Twitter: Give students the option of signing in and tweeting from a generic class account.

LinkedIn: Give students the option of submitting their resumes.

delicious: Let students complete a tagging assignment from a generic class account if they do not want to set up their own accounts.

PR Open Mic: Present a recent discussion forum topic or blog post topic from PR Open Mic and require students to write a response to it in Word (like a traditional assignment) if they do not want to set up a PR Open Mic profile and submit the response to the online discussion.

I will no longer require students to set up a Google Alert. Although it is not publicly identifiable, I don’t see that the requirement is justified. Students can learn enough for classroom requirements by watching my demonstration. They can sign up for their own account within minutes if they wish.

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There were many insightful presentations today. I’ve summarized a few of the great ones. Feel free to join us tomorrow on Twitter at #IPRRC2010. Many thanks to the Institute for Public Relations, the University of Miami, and our other conference sponsors for this incredible experience.

Pretty charts didn’t matter to analysts:

  • KDPaine & Partners examined analyst reports about whether to buy or sell a particular company’s stock; one conclusion was that the company’s charts and tables had no impact on the tonality (e.g., positive, negative, neutral) or valuation (e.g., outperform, buy/medium risk) of analyst reports.

Three top companies spent 81% of Twitter time building one-on-one relationships:

  • Gee Ekachai and Amanda Stageman from Marquette University studied three Fortune 100 companies and found that 81% of the tweets they examined were replies to people or were addressed to people, which shows strong engagement efforts.

Shifts occurred on the social media scene following the recent gift disclosure law:

  • Kelli Burns from University of South Florida studied “momfluentials” (mom bloggers with a large following). Her participants noticed that some companies have sent fewer free products for review since the passage of the law requiring disclosure. Momfluentials also observed that some companies have been more insistent about disclosing free gifts. Several momfluentials have responded to the law by not only adding disclosures to blog posts but also having disclosure policies as separate sections on their blogs.

Kelli also described various approaches momfluentials adopt with regard to negative evaluations of free products, such as

  • checking with the company to see if the company would even want them to post a review because the review would be negative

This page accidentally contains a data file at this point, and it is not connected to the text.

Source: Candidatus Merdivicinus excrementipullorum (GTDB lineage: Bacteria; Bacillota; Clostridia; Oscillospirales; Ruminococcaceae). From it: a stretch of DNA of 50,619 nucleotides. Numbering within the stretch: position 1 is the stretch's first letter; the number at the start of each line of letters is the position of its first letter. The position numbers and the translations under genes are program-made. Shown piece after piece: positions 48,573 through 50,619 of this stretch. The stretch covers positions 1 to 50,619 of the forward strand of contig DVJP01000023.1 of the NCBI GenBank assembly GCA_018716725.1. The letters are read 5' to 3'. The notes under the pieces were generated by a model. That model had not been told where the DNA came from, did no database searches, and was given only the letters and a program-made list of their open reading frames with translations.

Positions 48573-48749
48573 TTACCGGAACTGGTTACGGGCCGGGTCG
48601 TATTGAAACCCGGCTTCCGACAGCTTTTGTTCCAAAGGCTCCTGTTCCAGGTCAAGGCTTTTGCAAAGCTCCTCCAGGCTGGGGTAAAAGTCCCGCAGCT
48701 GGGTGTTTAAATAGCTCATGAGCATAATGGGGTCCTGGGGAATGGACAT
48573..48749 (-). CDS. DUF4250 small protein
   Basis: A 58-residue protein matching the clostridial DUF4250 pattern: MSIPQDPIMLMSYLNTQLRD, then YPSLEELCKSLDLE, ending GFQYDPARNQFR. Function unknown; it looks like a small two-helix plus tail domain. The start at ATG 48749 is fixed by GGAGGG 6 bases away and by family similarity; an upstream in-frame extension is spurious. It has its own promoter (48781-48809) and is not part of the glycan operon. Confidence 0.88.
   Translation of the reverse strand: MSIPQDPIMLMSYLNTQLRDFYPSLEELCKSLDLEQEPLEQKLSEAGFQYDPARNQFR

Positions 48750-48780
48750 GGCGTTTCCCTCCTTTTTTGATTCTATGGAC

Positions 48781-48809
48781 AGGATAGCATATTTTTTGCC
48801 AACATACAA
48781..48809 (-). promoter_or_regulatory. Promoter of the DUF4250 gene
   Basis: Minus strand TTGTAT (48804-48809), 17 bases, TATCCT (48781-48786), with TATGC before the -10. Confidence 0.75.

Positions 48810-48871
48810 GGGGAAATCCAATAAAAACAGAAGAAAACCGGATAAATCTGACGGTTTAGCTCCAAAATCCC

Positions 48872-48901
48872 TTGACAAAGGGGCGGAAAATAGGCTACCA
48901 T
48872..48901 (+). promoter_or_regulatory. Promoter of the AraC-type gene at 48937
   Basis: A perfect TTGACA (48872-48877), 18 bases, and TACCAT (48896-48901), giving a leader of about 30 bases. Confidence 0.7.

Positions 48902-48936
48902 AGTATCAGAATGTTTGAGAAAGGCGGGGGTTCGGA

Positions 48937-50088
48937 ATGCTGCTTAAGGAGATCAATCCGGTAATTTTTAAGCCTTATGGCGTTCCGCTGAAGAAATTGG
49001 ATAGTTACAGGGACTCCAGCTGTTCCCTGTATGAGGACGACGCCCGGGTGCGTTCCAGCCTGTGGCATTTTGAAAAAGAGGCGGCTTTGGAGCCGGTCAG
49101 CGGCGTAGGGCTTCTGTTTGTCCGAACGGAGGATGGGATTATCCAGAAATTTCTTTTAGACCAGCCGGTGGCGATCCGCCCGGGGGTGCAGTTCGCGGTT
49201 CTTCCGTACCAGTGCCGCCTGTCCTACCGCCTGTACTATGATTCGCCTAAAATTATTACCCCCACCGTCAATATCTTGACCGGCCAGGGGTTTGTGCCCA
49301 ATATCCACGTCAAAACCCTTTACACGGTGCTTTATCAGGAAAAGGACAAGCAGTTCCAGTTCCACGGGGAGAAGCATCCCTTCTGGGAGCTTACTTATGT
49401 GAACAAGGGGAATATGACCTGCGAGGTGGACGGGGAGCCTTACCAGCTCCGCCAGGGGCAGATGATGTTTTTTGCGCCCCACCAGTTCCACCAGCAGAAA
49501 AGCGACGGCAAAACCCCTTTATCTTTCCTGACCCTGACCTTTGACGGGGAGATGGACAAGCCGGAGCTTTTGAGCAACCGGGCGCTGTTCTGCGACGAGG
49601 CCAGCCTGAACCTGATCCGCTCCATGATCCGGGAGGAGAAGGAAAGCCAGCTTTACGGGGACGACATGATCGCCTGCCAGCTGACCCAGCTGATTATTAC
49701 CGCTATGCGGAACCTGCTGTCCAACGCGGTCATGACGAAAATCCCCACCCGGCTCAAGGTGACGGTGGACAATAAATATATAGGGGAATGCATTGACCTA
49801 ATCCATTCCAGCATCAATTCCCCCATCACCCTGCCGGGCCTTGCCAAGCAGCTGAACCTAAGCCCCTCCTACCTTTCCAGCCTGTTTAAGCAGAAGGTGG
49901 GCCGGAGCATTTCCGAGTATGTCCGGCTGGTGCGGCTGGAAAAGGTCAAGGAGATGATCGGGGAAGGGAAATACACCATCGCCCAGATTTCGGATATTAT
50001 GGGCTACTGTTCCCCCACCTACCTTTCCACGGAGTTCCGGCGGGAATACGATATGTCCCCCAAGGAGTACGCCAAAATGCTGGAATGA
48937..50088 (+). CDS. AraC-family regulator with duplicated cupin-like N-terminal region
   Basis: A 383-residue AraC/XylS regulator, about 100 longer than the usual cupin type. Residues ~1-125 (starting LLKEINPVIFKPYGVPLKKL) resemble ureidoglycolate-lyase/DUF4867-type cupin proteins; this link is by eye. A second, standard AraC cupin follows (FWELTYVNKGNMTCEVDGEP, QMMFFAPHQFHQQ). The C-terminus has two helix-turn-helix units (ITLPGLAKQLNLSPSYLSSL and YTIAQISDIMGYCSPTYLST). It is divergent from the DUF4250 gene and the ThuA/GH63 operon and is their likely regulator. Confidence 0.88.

• writing a negative review while finding some good things to say
  • writing a negative review and warning all gift givers in advance that a negative review will be posted if the product is disliked

What do you think about these approaches?

For conference attendees: Feel free to share one of your research highlights from today.

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With encouragement from Dawn Gilpin, I decided to introduce in-class tweeting to my class hashtag in my Media and Society class.

Below is a slidecast I shared with the Teaching Effectiveness Program at the University of Oregon about my experiences with using in-class tweeting. I discuss benefits of in-class tweeting and recommendations for presenting in-class tweeting to students.

As mentioned in the slidecast, I share a video with my students to open a discussion about Twitter and the importance of conversation. You can find the video I show here.

Additional Resources

50 Ways to Use Twitter in a Large Lecture Classroom

Tweeting in Class

Live Tweeting Makes Learning More Lively

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7 Twitter JournalismSuzi Steffen and I held an online panel titled “Extra! Extra! Tweet All About It” with professors and journalists on CoverItLive. Due to the number of participants (more than 200), the discussion was like “chat on steroids” as described by Kathy Gill of University of Washington. The drawback of using CoverItLive was that we couldn’t organize our discussion into separate threads, so keeping track of the path of each discussion topic was challenging.

I’ve taken excerpts from our transcript and organized it by threads. Below is an excerpt from one of the threads.

Tiffany Gallicano Q6: What is your advice for aspiring journalists with regard to Web 2.0?

Ryan Teague Beckwith (@ryanbeckwith):  BE CAREFUL.

Suzi Steffen:  Ryan, you’re scaring me.

Ryan Teague Beckwith:  Advice to aspiring reporters: Don’t post photos of yourself on Facebook holding a Mickey’s or Boone’s or whatever.

kathy:  LOL! Ryan’s PSA re Facebook is spot on. 🙂

[Comment From Meghan Grall]
Ryan, good advice. Seems like it would be common sense… but apparently not.

Ryan Teague Beckwith:  Twenty years from now, there will be naked photos of everyone on the Internet and we’ll all just yawn and move on. Until then, they will get you fired.

[Comment From Tyler] I think anyone that is “credible” in society should never put themselves in a situation for a picture of drugs or hard liquor.

Ryan Teague Beckwith:  I think that reporters are now targets. You may not realize it, but people will search through your Facebook profile, your online life, etc., in order to “damage” your brand and discredit reporting that they disagree with. Even if you keep Facebook personal, you should post on there as though it were going out to every subscriber or viewer of your employer.